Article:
Isambard Kingdom Brunel’s legacy in London continues. His first ever project opened recently as the capital’s latest cultural attraction with the transformation of his Grade II listed shaft into the Grand Entrance Hall; a performance space, 190 years after construction began.
Isambard Kingdom Brunel was an English mechanical and civil engineer who is considered one of the 19th century engineering giants and one of the greatest figures of the Industrial Revolution, changed the face of the English landscape with his groundbreaking designs and ingenious constructions. He has built dockyards, the Great Western Railway, steamships and numerous important bridges and tunnels. His designs revolutionized public transport and modern engineering.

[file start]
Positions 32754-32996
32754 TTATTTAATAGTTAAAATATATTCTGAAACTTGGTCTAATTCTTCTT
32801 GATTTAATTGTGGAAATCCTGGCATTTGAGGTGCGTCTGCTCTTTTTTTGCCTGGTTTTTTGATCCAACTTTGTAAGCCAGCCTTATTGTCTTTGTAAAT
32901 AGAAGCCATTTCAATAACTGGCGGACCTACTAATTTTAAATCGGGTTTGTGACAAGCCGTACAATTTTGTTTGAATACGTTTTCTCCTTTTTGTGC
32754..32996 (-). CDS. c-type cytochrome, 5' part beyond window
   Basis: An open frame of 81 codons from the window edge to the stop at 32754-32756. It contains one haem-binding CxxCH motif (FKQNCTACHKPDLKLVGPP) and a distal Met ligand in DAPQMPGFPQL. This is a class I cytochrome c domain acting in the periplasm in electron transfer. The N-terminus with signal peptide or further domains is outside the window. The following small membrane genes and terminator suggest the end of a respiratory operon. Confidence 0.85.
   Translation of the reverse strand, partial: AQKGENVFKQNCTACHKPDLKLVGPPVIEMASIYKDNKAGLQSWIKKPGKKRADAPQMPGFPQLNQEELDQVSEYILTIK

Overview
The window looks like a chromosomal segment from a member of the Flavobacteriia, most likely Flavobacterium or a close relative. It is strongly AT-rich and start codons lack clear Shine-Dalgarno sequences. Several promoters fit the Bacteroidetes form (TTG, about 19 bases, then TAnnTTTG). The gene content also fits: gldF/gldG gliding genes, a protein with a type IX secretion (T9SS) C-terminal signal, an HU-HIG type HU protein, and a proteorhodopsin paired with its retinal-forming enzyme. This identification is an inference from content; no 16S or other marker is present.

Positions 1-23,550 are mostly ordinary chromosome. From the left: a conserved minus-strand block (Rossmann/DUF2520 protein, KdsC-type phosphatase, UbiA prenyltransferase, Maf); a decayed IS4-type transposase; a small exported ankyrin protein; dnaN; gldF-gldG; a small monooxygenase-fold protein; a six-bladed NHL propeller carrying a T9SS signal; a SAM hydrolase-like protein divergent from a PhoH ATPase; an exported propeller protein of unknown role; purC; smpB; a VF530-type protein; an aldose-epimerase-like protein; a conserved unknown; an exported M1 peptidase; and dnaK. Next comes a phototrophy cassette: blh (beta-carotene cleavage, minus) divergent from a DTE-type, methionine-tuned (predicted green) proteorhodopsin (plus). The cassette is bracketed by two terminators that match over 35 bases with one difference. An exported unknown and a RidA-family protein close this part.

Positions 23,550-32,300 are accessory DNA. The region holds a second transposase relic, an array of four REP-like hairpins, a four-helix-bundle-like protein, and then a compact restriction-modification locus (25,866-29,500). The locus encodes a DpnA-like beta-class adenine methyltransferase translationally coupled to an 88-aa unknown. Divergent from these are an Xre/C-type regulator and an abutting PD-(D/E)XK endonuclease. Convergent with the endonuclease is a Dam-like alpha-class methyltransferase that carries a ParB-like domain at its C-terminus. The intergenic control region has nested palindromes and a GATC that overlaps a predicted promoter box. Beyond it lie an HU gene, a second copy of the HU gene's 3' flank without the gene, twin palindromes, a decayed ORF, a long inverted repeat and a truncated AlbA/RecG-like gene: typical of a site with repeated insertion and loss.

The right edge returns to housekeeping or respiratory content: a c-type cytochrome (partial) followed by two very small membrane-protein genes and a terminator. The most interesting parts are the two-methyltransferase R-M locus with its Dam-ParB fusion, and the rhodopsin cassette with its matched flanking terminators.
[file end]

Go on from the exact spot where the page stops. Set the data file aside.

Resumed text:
The Grand Entrance Hall (or ‘sinking’) shaft is now accessible to the public as a new freestanding, cantilevered staircase has been completed, designed by architects Tate Harmer. The project is part of the Brunel Museum’s plans to widen public awareness of the built legacy of Isambard Kingdom Brunel and our industrial heritage. The architects have also created a new doorway into the shaft.
Robert Hulse, Director of the Brunel Museum said: “Brunel was a daring engineer and organised the world’s first underwater concert right here in Rotherhithe. Museums should be places to be inspired and places for celebration and performance”.

Images: Jack Hobhouse and Brunel Museum